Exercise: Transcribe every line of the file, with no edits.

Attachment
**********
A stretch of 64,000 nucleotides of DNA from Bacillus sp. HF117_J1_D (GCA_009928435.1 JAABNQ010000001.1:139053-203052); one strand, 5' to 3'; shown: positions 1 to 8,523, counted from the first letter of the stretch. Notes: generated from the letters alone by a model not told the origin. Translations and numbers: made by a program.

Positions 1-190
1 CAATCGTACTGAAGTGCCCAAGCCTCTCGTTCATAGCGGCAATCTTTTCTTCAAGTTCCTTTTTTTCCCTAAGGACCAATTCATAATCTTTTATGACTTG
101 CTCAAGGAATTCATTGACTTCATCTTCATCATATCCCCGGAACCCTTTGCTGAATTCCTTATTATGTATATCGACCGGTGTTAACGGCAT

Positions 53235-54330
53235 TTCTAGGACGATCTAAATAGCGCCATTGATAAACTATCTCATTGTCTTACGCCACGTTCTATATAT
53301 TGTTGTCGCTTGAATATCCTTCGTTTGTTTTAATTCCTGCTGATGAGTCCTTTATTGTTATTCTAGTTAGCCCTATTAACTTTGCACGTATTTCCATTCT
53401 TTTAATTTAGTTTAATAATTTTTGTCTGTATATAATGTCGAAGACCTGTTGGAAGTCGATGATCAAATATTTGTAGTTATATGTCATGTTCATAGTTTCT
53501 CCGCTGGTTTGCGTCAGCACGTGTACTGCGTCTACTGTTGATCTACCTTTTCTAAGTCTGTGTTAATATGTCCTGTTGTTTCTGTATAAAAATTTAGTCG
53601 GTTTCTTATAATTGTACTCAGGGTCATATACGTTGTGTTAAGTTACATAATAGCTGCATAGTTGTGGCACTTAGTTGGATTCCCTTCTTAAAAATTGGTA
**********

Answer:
A stretch of 64,000 nucleotides of DNA from Bacillus sp. HF117_J1_D (GCA_009928435.1 JAABNQ010000001.1:139053-203052); one strand, 5' to 3'; shown: positions 1 to 8,523, counted from the first letter of the stretch. Notes: generated from the letters alone by a model not told the origin. Translations and numbers: made by a program.

Positions 1-190
1 CAATCGTACTGAAGTGCCCAAGCCTCTCGTTCATAGCGGCAATCTTTTCTTCAAGTTCCTTTTTTTCCCTAAGGACCAATTCATAATCTTTTATGACTTG
101 CTCAAGGAATTCATTGACTTCATCTTCATCATATCCCCGGAACCCTTTGCTGAATTCCTTATTATGTATATCGACCGGTGTTAACGGCAT

Positions 53235-54330
53235 TTCTAGGACGATCTAAATAGCGCCATTGATAAACTATCTCATTGTCTTACGCCACGTTCTATATAT
53301 TGTTGTCGCTTGAATATCCTTCGTTTGTTTTAATTCCTGCTGATGAGTCCTTTATTGTTATTCTAGTTAGCCCTATTAACTTTGCACGTATTTCCATTCT
53401 TTTAATTTAGTTTAATAATTTTTGTCTGTATATAATGTCGAAGACCTGTTGGAAGTCGATGATCAAATATTTGTAGTTATATGTCATGTTCATAGTTTCT
53501 CCGCTGGTTTGCGTCAGCACGTGTACTGCGTCTACTGTTGATCTACCTTTTCTAAGTCTGTGTTAATATGTCCTGTTGTTTCTGTATAAAAATTTAGTCG
53601 GTTTCTTATAATTGTACTCAGGGTCATATACGTTGTGTTAAGTTACATAATAGCTGCATAGTTGTGGCACTTAGTTGGATTCCCTTCTTAAAAATTGGTA